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Tom Ellman is director of the Southern Africa Medical Unit (SAMU). Since first working for MSF in Rwanda in 1995, he has over 15 years of experience in humanitarian medical work mostly with Medecins Sans Frontieres. His focus has been on HIV, TB, and malaria in Africa and South-East Asia, apart from a three-year ‘break’ working on Chagas disease – the ‘AIDS of the Americas’ – in Bolivia.
Tom received his medical training in Edinburgh, has a Diploma from the School of Tropical Medicine and Hygiene (Liverpool), and a Masters in Communicable Disease Epidemiology from the School of Tropical Medicine and Hygiene (London). He is a member of the Royal College of Physicians, UK and a beekeeper.
Eric Goemaere is a medical doctor and economist by training. His career with MSF started in 1982, working in Chad and afterwards in several field MSF missions, with some ‘interruptions’ to be OCB’s medical director (1988 to 1991) and General Director (1994 to 1999).In 1999 Eric migrated to South Africa to pioneer MSF’s first public health ARV programme in Khayelitsha. Since then Eric has occupied numerous positions in running MSF’s projects in South Africa, finally joining SAMU in 2009 where he is currently the HIV/TB Unit Coordinator.
Eric has received an Honoris Causa doctorate from University of Cape Town (UCT) for his work in HIV, as well as being appointed honorary senior lecturer in the School of Public Health and Family Medicine. He is a member of the South African AIDS Council and on the WHO guidelines advisory board.
Gilles Van Cutsem is a medical doctor, master in public health and epidemiologist with over 16 years’ experience with MSF in Africa. From 1998 to 2000 he treated patients in war contexts in South Sudan and Angola, and in 2001 as an emergency doctor in Belgium. For the next 15 years he has worked in the field of HIV and TB, in Mozambique, Angola, and South Africa, as a clinician, researcher, coordinator of the Khayelitsha project, and from 2010 to 2016 as the medical coordinator for South Africa and Lesotho, with an interruption in November-December 2014 as the emergency medical coordinator for MSF’s Ebola intervention in Liberia. He has served as vice-president on the board of MSF-South Africa and on the national council of the Treatment Action Campaign, and is an honorary research associate at the Centre for Infectious Disease Epidemiology and Research of the University of Cape Town. He joined SAMU on the 1st of April 2016 to provide support to MSF HIV/TB projects. Besides humanitarian aid he loves his two daughters, surfing and Spinoza.
Ian Proudfoot is the clinical training coordinator for SAMU. After graduating as a doctor from the University of Cape Town in 1982, he spent over 20 years in general practice in Cape Town, during which time he specialised in family medicine. In 2007 the needs of the government sector started to beckon and within a few years he made a career shift into HIV medicine, moving to Mpumalanga in 2009 to work in an HIV/TB clinic.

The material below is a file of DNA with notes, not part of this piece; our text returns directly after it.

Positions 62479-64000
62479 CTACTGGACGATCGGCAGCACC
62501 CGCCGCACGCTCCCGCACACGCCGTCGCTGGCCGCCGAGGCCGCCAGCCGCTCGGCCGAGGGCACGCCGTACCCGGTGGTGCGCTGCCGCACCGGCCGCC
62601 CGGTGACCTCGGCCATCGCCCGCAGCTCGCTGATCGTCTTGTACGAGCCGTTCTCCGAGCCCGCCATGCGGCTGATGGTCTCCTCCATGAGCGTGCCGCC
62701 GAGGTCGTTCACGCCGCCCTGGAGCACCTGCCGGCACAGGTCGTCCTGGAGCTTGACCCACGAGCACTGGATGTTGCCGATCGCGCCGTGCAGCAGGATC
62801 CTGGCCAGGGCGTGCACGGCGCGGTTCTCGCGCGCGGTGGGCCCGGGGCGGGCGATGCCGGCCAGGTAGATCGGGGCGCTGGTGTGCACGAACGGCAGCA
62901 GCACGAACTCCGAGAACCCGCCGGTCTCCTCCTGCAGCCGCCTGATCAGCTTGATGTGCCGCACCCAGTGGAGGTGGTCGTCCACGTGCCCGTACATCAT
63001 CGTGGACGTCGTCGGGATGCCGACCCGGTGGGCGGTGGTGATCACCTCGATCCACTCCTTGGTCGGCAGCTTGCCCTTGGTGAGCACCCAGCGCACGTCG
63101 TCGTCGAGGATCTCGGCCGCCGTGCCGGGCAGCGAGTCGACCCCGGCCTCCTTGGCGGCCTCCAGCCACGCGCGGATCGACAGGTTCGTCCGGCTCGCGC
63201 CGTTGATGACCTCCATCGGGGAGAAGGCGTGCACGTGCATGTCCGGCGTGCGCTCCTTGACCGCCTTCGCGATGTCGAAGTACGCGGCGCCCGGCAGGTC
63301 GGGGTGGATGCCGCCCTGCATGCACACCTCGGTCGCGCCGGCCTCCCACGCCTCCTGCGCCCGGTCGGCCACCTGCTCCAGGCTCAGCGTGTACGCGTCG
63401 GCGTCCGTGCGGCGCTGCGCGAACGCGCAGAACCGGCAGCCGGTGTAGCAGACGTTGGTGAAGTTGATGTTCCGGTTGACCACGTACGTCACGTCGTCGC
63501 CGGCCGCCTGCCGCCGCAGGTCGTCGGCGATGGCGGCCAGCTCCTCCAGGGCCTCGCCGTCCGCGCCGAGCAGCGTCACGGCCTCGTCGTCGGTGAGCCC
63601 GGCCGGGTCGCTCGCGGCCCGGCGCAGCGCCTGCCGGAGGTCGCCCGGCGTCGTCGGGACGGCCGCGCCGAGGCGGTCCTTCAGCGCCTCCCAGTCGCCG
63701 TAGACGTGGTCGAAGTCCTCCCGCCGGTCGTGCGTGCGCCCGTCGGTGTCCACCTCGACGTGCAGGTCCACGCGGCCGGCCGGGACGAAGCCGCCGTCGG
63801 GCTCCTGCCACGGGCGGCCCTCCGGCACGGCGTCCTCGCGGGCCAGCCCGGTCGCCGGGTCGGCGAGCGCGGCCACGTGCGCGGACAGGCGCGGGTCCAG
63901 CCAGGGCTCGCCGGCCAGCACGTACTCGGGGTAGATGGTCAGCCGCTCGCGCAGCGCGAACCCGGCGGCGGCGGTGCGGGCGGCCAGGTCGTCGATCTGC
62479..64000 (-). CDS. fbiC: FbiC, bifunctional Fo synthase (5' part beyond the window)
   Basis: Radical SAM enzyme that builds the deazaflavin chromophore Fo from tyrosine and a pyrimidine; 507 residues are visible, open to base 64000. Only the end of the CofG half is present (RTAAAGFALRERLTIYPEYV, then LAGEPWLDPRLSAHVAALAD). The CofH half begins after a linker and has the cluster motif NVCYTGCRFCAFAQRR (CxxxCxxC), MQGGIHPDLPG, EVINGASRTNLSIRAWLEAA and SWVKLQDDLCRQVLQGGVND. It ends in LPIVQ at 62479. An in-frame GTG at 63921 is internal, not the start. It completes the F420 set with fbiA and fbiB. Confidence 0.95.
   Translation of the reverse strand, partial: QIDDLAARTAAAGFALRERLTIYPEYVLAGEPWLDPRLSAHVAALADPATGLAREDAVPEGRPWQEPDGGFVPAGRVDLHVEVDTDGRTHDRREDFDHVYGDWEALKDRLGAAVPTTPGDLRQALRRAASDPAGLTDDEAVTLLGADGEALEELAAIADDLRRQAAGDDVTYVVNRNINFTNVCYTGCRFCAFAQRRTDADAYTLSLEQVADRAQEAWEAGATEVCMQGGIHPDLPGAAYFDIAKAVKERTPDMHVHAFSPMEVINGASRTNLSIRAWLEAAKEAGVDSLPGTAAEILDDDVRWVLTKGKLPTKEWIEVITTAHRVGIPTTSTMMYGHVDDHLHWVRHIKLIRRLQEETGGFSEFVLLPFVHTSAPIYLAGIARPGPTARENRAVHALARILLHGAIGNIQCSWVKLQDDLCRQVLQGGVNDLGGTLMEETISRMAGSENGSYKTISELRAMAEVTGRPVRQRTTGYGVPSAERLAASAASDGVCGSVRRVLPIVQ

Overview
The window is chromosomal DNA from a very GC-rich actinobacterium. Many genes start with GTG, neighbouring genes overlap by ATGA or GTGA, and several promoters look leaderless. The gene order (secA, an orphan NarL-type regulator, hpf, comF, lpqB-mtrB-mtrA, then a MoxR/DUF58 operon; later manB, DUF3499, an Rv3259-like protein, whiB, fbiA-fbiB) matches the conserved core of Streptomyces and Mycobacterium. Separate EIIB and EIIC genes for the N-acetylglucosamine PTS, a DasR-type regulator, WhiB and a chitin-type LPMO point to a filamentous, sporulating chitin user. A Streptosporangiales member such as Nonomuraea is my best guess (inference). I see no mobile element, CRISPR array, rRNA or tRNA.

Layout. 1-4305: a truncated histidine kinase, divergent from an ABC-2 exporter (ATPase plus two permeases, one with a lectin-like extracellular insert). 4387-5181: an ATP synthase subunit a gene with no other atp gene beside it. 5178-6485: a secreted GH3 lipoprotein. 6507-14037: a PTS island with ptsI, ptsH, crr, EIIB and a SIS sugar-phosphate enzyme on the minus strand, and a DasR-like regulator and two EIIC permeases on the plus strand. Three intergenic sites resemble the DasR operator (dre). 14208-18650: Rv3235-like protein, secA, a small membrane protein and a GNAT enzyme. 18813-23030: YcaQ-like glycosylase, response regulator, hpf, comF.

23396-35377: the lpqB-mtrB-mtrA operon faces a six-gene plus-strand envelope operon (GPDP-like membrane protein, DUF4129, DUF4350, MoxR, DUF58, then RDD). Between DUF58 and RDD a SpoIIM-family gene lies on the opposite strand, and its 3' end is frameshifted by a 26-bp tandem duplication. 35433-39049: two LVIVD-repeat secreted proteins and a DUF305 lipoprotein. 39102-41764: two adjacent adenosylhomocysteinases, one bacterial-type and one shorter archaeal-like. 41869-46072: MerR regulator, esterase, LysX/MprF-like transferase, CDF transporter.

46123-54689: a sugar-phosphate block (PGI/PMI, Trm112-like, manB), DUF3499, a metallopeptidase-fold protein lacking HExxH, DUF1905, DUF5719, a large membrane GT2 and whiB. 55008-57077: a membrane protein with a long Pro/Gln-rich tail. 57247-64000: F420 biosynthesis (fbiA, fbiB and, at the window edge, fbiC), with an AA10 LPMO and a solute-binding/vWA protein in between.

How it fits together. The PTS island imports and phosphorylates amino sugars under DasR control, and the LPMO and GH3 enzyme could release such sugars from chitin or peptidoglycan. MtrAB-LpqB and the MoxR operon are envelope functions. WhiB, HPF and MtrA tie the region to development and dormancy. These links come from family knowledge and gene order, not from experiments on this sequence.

Two years later, after gaining valuable HIV consulting experience and completing the HIV management diploma, he moved back to Cape Town, joining MSF in their Khayelitsha project. There his passion for clinical education started to find expression, resulting to a move to SAMU to take over the running of the training unit. With increasing demand for training SAMU’s learning unit expanded considerably over the next few years allowing him to move in to a more focused role of developing HIV clinical resources and elearning materials and coordinating clinical HIV trainings both in Cape Town and in the field.
After her specialization in clinical psychology in France, Kleio Iakovidi joined MSF Greece for her first mission in a primary health care project for migrants and refugees. Over the last 10 years she has been traveling, volunteering and working in both East Africa and South East Asia, focusing mostly on psychosocial support for HIV and TB patients. She is most passionate about working with children and adolescents.
Kleio has also participated in emergency programs as a psychologist and project coordinator, related to an earthquake in Athens and a stampede in Phnom Penh. In addition to MSF, she has worked for local NGOs in countries where she lived in the past, as well as for the French Red Cross and for the IFRC reference center for psychosocial support in Copenhagen as technical advisor. Having just finished a one-year “working break” in Europe, she felt it was time to go back to the field to work on HIV and DR-TB issues.
Robyn Mosdell is Strategic Resources Manager for SAMU, having an educational background in psychology and development. She has been employed in the South African NPO sector for over 20 years, focusing on a variety of different issues, including life skills education, counseling, financial oversight, operational and human resource (HR) management, and organisational development. Robyn’s experience has been gathered across South Africa, with stints in Johannesburg, Grahamstown, Worcester and Cape Town.
Robyn enjoys the beauty of the Western Cape, and tries to get out into the country whenever possible. The splendor of South Africa is never far from her mind and the development of both the country and the people have been motivating forces throughout her career.
Tandi is proudly South African, based in Cape Town and working for SAMU as the Training Unit Administrator. She is one of the few red roses amongst the thorny men in her office. Tandi manages the smooth running of the SAMU office.
Tandi has a Marketing diploma which strengthens her organisational skills. She has chosen the route of law as a part time student with the dream of becoming a Humanitarian lawyer…….. and possibly eventually working in MSF projects.